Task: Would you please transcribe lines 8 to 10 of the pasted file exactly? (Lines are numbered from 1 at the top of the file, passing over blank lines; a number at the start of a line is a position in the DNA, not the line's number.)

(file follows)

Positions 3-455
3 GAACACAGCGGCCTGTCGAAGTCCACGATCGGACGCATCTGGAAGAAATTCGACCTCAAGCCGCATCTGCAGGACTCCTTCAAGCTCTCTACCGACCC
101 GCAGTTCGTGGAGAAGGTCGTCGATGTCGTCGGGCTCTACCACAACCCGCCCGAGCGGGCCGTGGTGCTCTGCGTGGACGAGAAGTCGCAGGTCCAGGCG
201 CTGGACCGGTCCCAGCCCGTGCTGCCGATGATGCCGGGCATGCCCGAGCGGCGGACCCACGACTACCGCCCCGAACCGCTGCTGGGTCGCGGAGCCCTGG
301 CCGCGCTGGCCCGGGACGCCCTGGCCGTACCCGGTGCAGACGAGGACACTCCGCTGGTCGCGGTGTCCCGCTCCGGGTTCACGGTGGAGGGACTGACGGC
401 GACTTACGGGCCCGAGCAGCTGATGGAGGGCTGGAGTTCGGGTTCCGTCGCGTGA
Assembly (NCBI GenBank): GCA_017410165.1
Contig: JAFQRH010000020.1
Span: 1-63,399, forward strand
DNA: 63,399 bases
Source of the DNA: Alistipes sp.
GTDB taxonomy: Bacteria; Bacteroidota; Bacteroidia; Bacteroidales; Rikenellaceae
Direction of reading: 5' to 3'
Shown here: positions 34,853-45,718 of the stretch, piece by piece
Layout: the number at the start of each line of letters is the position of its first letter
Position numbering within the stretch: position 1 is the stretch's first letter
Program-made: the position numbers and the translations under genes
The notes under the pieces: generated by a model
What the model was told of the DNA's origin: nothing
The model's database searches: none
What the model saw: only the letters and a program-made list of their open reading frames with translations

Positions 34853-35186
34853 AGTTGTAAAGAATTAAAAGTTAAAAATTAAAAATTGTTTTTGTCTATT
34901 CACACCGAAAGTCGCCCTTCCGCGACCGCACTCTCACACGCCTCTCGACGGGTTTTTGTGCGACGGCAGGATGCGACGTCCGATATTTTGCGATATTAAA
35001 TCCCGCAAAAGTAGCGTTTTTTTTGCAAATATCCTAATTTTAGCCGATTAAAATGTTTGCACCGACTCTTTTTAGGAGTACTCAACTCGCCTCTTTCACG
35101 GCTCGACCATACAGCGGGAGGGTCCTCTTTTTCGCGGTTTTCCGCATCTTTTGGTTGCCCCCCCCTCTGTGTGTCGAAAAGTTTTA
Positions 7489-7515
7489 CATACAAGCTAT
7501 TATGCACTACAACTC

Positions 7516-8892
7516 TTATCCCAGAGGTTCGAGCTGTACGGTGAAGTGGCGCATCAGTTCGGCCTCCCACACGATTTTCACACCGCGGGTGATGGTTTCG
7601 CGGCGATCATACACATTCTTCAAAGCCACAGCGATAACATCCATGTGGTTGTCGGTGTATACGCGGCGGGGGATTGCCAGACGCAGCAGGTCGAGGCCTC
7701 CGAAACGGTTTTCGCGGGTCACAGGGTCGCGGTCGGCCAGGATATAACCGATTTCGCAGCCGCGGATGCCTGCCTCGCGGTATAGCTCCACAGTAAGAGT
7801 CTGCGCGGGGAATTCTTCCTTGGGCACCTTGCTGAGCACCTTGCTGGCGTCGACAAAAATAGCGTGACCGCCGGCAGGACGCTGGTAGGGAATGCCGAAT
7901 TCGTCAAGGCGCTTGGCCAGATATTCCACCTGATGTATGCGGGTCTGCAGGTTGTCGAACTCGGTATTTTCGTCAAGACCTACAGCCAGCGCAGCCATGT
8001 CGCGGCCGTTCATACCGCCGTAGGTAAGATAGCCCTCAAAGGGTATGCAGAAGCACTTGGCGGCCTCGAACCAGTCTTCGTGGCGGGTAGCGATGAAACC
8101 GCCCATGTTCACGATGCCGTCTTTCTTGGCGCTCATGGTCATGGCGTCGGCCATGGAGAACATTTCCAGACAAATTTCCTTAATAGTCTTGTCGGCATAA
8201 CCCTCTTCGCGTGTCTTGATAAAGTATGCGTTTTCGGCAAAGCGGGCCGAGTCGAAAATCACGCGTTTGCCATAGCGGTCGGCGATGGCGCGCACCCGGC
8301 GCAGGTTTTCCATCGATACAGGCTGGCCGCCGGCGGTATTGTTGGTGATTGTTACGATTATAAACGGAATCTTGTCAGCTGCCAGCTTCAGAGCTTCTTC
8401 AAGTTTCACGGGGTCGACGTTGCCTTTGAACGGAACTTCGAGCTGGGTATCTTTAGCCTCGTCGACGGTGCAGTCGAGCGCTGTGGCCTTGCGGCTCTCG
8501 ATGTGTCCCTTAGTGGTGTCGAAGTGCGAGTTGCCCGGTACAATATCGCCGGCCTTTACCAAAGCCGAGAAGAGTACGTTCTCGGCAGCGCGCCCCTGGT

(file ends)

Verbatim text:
Contig: JAFQRH010000020.1
Span: 1-63,399, forward strand
DNA: 63,399 bases